Theologians confront the roots of cruel and degrading treatment

By staff writers
12 Dec 2006

The image, message and reality of the crucixion of Jesus Christ "calls us [Christians] not to glorify, but to attend to the suffering in the world and to struggle for its elimination," said the participants of a recent theological consultation on cruelty organized by the Faith and Order Commission of the World Council of Churches (WCC) in partnership with the Evangelical Lutheran Church in America (ELCA).

The conference took place from 5-8 December 2006 in Puidoux, Switzerland, against a backdrop of rising concern abour religious violence and what looks like a global upsurge in cruel and degrading treatment - from Guantanamo Bay to the brutal inter-communal violence of Iraq.

Other major concerns include sex trafficking of women and children, walls going up in the name of security, new justifications for the torture of human beings. These and other forms of cruelty were some of the issues tackled by 25 theologians and social scientists who attended the conference.

In reflecting on such structural and institutional forms of cruelty as patriarchy, racism, casteism, and xenophobia, participants noted that as well as being inherently cruel in and of themselves, such structures and institutions also legitimize and perpetrate cruelty against the vulnerable and the disempowered.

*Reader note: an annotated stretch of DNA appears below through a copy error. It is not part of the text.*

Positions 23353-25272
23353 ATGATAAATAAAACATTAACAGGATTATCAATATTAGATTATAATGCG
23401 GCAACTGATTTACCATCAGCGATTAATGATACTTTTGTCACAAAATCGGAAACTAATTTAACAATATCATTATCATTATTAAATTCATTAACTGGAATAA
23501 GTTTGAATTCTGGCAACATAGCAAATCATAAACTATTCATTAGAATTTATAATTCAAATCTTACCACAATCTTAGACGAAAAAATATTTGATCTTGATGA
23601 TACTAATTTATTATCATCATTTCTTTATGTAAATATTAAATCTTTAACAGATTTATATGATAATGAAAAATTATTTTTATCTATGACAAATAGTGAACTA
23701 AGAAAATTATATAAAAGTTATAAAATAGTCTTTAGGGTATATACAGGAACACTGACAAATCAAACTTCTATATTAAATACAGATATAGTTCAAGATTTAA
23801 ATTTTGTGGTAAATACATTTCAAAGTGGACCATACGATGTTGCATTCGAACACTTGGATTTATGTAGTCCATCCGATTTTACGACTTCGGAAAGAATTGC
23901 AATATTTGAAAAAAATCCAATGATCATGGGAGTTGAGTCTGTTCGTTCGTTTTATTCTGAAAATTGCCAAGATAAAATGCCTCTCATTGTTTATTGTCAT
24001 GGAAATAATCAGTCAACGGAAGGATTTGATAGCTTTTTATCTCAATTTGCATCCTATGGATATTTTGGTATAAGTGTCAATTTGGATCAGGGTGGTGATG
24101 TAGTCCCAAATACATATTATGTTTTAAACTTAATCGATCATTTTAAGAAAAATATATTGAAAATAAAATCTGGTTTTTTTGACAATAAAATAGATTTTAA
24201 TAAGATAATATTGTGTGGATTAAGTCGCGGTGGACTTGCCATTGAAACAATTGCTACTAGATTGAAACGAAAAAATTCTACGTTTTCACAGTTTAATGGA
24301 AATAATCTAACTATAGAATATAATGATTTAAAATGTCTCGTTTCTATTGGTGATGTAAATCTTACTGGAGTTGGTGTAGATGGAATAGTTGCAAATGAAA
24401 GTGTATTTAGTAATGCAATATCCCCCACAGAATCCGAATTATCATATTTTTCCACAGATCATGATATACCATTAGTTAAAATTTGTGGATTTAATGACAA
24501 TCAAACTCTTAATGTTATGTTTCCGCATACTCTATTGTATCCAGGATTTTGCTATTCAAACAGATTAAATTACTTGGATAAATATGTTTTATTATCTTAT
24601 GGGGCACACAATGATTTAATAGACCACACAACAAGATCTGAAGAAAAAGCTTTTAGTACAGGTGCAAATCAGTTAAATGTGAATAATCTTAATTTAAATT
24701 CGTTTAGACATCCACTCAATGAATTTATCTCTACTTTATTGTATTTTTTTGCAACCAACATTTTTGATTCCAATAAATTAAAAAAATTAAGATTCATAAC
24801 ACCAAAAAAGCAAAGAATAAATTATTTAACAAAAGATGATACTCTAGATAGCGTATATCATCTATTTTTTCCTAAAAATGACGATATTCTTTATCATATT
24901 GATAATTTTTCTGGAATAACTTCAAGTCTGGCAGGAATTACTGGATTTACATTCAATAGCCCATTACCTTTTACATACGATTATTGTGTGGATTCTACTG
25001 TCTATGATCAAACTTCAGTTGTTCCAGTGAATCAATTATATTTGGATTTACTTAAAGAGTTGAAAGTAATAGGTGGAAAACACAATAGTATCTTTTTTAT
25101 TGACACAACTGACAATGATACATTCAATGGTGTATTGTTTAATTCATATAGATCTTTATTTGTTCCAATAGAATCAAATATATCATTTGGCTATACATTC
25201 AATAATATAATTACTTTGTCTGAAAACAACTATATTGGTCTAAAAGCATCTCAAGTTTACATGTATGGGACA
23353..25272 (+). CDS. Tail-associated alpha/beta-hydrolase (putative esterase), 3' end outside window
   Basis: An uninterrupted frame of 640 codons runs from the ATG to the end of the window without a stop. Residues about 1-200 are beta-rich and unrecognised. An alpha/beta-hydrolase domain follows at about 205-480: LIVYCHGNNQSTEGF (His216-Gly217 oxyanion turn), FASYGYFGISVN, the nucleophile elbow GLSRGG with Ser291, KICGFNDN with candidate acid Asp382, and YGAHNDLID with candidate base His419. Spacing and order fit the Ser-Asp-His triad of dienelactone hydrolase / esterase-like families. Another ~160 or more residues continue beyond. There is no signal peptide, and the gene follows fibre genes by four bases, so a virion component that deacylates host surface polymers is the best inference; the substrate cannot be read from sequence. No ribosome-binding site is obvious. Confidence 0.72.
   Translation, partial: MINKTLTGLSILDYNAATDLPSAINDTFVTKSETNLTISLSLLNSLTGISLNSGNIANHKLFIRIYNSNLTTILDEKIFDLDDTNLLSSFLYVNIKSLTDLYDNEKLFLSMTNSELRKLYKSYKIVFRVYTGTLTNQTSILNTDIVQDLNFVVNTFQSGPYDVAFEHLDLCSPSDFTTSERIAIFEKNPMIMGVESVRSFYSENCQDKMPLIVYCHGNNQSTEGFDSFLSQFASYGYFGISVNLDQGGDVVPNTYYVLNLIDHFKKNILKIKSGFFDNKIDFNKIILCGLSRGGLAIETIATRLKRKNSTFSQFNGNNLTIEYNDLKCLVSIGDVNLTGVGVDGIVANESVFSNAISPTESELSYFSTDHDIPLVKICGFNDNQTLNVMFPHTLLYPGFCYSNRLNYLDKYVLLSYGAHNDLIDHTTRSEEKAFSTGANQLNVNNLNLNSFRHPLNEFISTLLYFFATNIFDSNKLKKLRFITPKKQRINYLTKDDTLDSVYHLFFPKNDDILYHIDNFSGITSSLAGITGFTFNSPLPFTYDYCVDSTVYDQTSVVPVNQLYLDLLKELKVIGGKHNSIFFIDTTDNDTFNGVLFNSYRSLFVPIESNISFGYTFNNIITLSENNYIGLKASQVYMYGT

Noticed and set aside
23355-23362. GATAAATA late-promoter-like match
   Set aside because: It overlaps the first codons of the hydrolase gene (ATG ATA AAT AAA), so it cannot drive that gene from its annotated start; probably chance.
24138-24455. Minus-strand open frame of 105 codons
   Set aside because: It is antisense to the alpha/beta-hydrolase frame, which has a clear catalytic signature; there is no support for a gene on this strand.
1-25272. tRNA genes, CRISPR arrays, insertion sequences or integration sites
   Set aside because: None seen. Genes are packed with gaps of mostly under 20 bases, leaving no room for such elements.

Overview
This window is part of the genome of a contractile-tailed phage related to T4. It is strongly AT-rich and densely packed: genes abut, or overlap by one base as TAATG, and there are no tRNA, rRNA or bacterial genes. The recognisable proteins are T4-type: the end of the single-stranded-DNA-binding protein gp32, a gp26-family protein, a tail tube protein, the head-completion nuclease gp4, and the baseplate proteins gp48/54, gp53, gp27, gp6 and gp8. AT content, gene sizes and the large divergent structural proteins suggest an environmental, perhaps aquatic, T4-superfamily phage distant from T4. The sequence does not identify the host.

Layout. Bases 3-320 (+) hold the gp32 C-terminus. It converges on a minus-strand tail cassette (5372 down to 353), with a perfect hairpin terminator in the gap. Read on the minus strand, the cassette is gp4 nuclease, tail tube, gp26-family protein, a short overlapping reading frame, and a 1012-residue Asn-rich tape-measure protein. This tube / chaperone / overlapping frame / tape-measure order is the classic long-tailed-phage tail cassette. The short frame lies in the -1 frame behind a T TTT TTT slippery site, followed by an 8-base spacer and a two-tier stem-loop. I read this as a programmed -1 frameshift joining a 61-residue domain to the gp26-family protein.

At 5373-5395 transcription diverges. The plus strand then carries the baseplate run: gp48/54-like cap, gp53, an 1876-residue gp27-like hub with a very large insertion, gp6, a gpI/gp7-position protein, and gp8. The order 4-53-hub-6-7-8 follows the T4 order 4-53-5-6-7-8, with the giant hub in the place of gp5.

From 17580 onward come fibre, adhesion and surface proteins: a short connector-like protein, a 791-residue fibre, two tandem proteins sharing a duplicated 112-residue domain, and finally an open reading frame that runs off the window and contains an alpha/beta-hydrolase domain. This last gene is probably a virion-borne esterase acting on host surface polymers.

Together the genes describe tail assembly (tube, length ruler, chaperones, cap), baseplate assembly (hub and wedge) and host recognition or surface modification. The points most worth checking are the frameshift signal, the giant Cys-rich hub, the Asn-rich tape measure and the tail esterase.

"For over two thousand years we have talked about cruelty. It is an ugliness that implicates us and tears the fabric of our societies," said Dr Michael Trice of the Evangelical Lutheran Church in America, whose theological study provided the theoretical framework of the consultation.

"We have gathered here," Trice noted, "in order to learn what churches can do to respond to inter-generational cruelty that is created and perpetrated at institutional and structural levels."

"Given the role of slavery and its allied ideology of race-thinking in laying the foundations of current-day racism, shouldn’t the church go beyond merely apologizing for its role in making slavery palatable?" asked Dr Lerleen Willis of the Sheffield Black Theology Forum, UK, in a presentation on 'Hierarchies of humanity: the dehumanizing potential of racism in Europe'.

"This is an attempt to do theology from below, on the basis of the experiences of people living in contexts and situations of acute violence. Such a theology has the potential to inspire churches to champion life in a world overwhelmed by a culture of death," said Dr Deenabandhu Manchala of the World Council of Churches.

The cross of Jesus, participants affirmed, "goes before us as a pledge that God is leading us to that time when God will wipe away every tear and there will be no suffering or mourning or death anymore. It reminds us of, and to live in, the confidence that God is already overcoming that suffering in our world."

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